Taxonomies do not belong to one science or interest. They can be applied anywhere from a grocery store to plant anatomy to hip hop music?
A music fan (err geek) decided to compare the vocabulary of the literary world’s giant, Shakespeare, to those of famous hip hop artists. Shakespeare’s vocabulary across his entire corpus is said to be 28,829 words, and suggests that he knew over 100,000 words. This is possibly the largest vocabulary ever.
The experiment began with each artist’s first 35,000 lyrics. That way, prolific artists, such as Jay-Z, could be compared to newer artists, such as Drake. 35,000 words covers 3-5 studio albums and EPs. They included mixtapes if the artist was just short of the 35,000 words. There were quite a few rappers that didn’t have enough official material to be included. As a benchmark, data points for Shakespeare and Herman Melville were included using the same approach.
They used a research methodology called token analysis to determine each artist’s vocabulary. Each word is counted once, regardless of tense, use or plurality.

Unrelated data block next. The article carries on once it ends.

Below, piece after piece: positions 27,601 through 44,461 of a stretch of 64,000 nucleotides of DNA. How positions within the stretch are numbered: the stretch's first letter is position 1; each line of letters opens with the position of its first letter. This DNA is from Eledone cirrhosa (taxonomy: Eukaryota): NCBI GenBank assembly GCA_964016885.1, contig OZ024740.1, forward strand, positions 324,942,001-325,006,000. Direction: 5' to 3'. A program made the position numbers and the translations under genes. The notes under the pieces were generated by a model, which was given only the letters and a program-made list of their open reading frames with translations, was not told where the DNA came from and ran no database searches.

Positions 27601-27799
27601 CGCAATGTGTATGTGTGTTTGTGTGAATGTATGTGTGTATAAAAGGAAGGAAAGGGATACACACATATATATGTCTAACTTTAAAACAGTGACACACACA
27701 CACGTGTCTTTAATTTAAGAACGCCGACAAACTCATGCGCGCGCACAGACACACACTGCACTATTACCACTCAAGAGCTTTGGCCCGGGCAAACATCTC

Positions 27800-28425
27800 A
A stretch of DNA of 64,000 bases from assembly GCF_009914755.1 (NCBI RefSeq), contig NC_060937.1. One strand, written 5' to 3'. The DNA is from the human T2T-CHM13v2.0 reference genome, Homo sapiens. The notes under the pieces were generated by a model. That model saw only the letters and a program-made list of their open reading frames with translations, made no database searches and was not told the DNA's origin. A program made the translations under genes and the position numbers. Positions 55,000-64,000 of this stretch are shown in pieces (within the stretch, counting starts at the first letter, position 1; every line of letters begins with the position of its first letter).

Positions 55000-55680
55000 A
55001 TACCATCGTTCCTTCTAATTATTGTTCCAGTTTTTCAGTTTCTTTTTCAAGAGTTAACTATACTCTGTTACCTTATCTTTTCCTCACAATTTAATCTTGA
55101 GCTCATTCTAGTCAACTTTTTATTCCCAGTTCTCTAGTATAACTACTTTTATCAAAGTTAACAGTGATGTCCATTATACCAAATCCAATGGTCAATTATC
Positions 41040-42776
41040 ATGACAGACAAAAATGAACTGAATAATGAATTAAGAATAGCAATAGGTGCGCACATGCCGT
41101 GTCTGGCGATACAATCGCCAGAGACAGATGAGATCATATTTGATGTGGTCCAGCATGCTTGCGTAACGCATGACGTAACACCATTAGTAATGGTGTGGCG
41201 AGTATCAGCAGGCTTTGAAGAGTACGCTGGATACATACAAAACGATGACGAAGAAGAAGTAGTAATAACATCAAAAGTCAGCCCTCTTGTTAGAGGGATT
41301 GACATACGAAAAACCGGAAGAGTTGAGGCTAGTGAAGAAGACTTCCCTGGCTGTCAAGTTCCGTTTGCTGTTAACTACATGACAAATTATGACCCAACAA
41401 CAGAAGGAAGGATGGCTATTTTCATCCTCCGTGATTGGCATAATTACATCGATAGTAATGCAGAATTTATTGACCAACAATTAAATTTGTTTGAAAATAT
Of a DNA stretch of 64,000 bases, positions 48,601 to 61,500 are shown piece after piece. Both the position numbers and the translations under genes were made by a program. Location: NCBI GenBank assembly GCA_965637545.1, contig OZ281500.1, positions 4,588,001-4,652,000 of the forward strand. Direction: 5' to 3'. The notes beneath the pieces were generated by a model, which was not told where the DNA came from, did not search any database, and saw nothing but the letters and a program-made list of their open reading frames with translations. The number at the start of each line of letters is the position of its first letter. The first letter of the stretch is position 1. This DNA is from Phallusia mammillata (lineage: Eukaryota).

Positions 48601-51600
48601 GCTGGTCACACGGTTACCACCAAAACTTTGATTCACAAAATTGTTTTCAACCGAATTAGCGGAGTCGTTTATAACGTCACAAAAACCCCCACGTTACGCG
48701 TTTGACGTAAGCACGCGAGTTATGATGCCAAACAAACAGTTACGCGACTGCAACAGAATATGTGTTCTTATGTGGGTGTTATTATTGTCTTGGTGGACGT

There were 85 artists in the data set. Aesop Rock claimed the top spot well-above every artist in the data set. Wu-Tang Clan claimed spots 2, 6, 7, 9, 20, and 23. At the other end of the spectrum at spot 85 was DMX. You can view the interactive inforgraphic to learn more about those performers that fell in between these marks.
It is interesting that some of the biggest names in hip hop were in the bottom 20%. It is also important to point out that the breadth and depth of a performers vocabulary does not directly align with their quality as a performer or songwriter. This is just data and as with all data there are stories to tell.
We know the power of a taxonomy in achieving findability in data. Even in topics of little to no interest, there are applications for the science of taxonomy. The important thing to remember is a strong standards-based taxonomy is one with true integrity. Access Innovations is one of a very small number of companies able to help its clients generate ANSI/ISO/W3C-compliant taxonomies.
Melody K. Smith
Sponsored by Data Harmony, a unit of Access Innovations, the world leader in indexing and making content findable.